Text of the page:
[forthright] The Last Supper Surrounded by Failure

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From: "Forthright Magazine" <forthrightmag@...>
Date: Mon, 31 Oct 2011 18:25:29 -0200
Forthright Magazine
http://www.forthright.net
Straight to the Cross

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COLUMN: FINAL PHASE

The Last Supper Surrounded by Failure
  by J. Randal Matheny, editor
  http://wp.me/p1HIjv-1Rw

Matthew's gospel frames the last Passover with Jesus'
predictions of betrayal (Matthew 26:20-25) and denial
(vv. 31-35). Just as Paul tells of that last Passover
and first Supper to teach how to eat at the Lord's
table, it seems Matthew does the same.

Like Paul's letter, Matthew's narrative warns us
against eating unworthily, by showing us others who
did.

Judas ate with betrayal in his heart. And maybe even a
smile on his face, as he swiped his bread in the dish
when Jesus did.

For all their bravado and declarations of fidelity,
Peter and the other ten broke bread and drank the cup,
with doubts eating away at them.

Even though the meal is beset with restlessness, Jesus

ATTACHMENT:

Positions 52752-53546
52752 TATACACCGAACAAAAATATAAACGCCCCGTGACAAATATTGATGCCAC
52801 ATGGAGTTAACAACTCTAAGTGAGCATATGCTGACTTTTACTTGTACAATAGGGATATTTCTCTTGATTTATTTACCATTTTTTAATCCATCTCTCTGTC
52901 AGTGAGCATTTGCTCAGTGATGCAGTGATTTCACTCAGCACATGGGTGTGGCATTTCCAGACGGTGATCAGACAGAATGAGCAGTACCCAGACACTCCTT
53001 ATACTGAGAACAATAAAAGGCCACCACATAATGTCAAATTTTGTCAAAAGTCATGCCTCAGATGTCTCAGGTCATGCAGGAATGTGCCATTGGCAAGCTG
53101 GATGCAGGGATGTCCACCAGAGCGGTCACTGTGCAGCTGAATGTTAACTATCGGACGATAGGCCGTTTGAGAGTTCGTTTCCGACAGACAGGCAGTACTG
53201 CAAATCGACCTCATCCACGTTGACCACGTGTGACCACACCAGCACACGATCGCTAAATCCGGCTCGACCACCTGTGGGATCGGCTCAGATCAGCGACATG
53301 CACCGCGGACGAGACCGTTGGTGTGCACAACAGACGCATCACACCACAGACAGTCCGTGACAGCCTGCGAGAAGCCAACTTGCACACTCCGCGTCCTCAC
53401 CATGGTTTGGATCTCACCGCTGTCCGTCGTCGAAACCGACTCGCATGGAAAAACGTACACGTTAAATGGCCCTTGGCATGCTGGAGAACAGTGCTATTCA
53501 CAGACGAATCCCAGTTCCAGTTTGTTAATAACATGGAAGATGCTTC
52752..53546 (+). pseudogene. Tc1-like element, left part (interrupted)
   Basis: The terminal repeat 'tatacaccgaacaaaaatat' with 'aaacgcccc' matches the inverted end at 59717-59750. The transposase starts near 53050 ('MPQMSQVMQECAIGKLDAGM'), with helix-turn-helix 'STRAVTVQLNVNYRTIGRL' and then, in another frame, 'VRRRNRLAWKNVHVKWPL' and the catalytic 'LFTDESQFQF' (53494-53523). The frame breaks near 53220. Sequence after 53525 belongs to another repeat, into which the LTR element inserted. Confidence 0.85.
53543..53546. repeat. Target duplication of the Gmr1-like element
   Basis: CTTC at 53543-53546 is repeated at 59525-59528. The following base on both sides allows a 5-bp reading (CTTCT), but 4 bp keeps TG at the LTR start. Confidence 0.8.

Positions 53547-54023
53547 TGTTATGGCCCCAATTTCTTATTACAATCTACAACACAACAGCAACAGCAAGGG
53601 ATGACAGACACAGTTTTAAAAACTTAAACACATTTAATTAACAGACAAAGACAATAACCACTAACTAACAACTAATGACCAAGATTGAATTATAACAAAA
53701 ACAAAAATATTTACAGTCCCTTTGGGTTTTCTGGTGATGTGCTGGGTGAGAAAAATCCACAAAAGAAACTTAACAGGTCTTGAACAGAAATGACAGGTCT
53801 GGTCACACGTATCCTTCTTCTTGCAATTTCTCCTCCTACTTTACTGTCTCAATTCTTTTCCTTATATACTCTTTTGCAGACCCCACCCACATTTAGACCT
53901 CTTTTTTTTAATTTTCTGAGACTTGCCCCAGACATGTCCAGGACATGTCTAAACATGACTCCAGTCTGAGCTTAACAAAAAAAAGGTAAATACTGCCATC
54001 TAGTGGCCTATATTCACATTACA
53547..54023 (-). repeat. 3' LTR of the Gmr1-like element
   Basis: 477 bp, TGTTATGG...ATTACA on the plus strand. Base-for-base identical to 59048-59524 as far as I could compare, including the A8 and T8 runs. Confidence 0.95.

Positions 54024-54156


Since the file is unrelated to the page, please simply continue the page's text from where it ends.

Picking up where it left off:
is the calm in the center of the storm.

For those who desire higher salaries and posts, he
offers thanks for God's gifts. "Jesus took bread, and
after giving thanks he broke it [and] gave it to his
disciples" (Matthew 26:26 NET).

In the midst of a sinful crew, he offers forgiveness
of sin, they among the many. "Drink from it, all of
you, for this is my blood, the blood of the covenant,
that is poured out for many for the forgiveness of
sins" (Matthew 26:27c-28).

For those with a troubled present, the Lord speaks of
a glorious future. "I tell you, from now on I will not
drink of this fruit of the vine until that day when I
drink it new with you in my Father's kingdom" (Matthew
26:29).

For the heavy of heart, Jesus sings a hymn of praise
and celebration. "After singing a hymn, they went out
to the Mount of Olives" (Matthew 26:30).

And after prayers, and eating, and singing, he gets up
to go do the will of his Father on the Mount of
Olives, setting yet another example for the
slow-minded.

On every side, men fail. Sleep at the moment of
vigilance. Eyelids heavy from weak flesh when a ready
spirit is demanded. A false greeting. A treacherous
kiss.

And though they can swing a sword — which is but
another failure — they cannot make the tongue confess
their Lord.

But the Lord is steady still. His emotions reel from
the task, but his mind is set on the cross. He puts it
all in his Father's hands, and rises to meet the
betrayers and accusers.

For this has he come. The weakness of his own men is
all the more reason to carry through.

He knows that more will eat unworthily at his table.
But still he presides. Still he offers the full course
of God.

Because he is sure that "the kingdom of God does not
consist of food and drink," nor of ambition and
politics and greed and vice, "but righteousness,
peace, and joy in the Holy Spirit" (Romans 14:17).

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